Here’s one takeaway from Mark Stoops’ press conference today previewing Saturday’s game against No. 1-ranked Mississippi State:
The No. 1-ranked Bulldogs lead the SEC in total offense, averaging 529.7 yards per game. The Bulldogs are fourth in the league in pass offense, averaging 265.4 yards per game, and second in the league behind Georgia in rushing offense, averaging 264.3 yards per game.
State running back Josh Robinson is second only to Georgia’s Todd Gurley in rushing yards per game. Gurley, who has missed Georgia’s last two games, is averaging 154.6 yards per game. Robinson is averaging 114.8.
Here’s the thing: Misssissippi State quarterback Dak Prescott is fifth in the SEC in rushing, averaging 96 yards per game. Prescott is not only fourth in the league in pass efficiency, he’s also averaging 16 rushing attempts per game.
Meanwhile, Kentucky is coming off a game when the Cats allowed 303 rushing yards to LSU. That’s the most rushing yards given up by the Kentucky defense since Florida rushed for 405 yards on the Cats in 2011.
Yet, Mark Stoops insisted Monday that his team played the run better Saturday at Tiger Stadium than the numbers showed. That was especially true, he said, from a physical standpoint. In that area, the Cats were not as bad as the numbers might suggest.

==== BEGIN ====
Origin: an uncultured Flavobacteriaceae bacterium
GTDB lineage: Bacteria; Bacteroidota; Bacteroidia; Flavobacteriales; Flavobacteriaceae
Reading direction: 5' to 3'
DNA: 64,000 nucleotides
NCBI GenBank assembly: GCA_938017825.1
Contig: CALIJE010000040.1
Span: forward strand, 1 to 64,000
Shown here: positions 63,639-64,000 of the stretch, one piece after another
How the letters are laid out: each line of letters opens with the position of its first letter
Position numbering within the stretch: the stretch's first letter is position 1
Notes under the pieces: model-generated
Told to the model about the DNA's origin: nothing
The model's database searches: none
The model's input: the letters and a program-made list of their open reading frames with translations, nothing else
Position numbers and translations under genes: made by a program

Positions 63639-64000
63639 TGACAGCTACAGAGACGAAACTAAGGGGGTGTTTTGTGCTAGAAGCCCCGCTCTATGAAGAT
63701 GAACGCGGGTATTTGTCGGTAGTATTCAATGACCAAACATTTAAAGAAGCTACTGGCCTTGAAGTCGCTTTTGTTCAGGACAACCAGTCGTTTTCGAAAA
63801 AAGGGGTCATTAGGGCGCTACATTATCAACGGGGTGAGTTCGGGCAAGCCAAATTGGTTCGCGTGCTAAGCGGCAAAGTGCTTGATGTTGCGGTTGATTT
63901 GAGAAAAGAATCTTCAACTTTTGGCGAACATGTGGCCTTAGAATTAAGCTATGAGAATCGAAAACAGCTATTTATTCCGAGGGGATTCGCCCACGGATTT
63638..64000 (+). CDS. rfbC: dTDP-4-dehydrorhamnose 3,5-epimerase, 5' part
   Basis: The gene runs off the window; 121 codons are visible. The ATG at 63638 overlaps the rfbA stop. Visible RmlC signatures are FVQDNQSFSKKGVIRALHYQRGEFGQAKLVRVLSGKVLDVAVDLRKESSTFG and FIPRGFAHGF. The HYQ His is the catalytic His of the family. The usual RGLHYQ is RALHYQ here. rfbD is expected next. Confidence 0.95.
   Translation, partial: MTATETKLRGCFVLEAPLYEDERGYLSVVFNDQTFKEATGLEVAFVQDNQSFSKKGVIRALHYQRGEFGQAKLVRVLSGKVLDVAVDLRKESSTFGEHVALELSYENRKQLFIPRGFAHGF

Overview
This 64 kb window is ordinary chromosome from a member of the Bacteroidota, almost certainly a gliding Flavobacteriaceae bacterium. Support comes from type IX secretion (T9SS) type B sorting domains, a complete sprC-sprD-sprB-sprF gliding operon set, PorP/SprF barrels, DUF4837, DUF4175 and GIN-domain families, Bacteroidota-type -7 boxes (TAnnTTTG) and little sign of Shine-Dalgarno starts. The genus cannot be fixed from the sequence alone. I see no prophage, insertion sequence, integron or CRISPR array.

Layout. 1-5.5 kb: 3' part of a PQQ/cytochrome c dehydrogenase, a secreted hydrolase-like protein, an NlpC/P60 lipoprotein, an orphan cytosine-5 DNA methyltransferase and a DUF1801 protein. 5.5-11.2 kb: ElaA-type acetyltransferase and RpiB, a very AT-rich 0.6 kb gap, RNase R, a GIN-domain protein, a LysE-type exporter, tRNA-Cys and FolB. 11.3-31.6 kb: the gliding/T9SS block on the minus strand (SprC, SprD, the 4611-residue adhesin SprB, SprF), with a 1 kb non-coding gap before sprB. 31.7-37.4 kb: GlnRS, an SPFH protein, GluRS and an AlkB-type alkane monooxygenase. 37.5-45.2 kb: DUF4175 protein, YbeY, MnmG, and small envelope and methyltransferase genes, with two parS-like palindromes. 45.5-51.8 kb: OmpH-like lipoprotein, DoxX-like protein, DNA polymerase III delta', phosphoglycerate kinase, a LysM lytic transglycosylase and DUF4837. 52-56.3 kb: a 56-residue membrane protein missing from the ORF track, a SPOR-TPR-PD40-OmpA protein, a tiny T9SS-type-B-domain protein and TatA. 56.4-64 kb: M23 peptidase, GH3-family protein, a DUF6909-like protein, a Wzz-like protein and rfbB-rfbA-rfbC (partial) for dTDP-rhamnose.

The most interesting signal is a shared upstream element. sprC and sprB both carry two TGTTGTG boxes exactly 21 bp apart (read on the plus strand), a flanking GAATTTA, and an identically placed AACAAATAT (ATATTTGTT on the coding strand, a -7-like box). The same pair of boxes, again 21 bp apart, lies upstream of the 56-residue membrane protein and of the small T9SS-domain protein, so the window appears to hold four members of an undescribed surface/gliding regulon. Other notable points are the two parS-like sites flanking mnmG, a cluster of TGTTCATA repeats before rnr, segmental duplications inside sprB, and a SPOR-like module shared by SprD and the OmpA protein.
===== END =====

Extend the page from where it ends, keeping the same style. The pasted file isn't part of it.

Indeed, as Stoops pointed out, LSU’s numbers were padded by some long runs late in the game. Throuogh the first two quarters, LSU produced two three runs of double-digit yards – Terrence Magee’s 12-yard run on a first-and-10 from the UK 22-yard line in the first quarter; Leonard Fournette’s 11-yard run on a second-and-seven from the LSU 28 in the first quarter; and an 11-yard scramble by quarterback Anthony Jennings on a first-and-10 from the UK 37-yard line just before the half.
Judging from his play selection, LSU offensive coordinator Cam Cameron wanted to establish freshman running back Leonard Fournette early. After all, Fournette was coming off a 140-yard game at Florida. But Kentucky held the heralded rookie to just 40 yards on 15 carries.
Most of LSU’s big runs came in the second half. In the third quarter alone, Magee rushed for 107 yards on five carries. He had a 38-yard run, a 35-yard run and a 23-yard run for a touchdown. Kentucky made some technical errors on those runs, which Stoops considers correctable. The coach also said the staff needs to do a better job of getting some guys some rest.
“We were not as fast later in the game as we were early,” Stoops said Monday.
Mississippi State has rushed for at least 200 yards against every team it has played this year. Dan Mullen’s club gained 302 yards on an LSU defense – in Baton Rouge, no less – that allowed Kentucky just 71 yards on Saturday night.
Plus, Prescott’s dual threat capability helps MSU’s rushing attack. A year ago, Prescott completed 58.4 percent of his passes and averaged 7.27 yards per attempt. This year, the Haughton, Louisiana native is completing 61.5 percent of his passes and averaging 9.47 yards per attempt. Defenses have to account for that.
So if stopping LSU’s running game was a tough challenge for the Kentucky defense, stopping Mississippi State’s figures to be even tougher.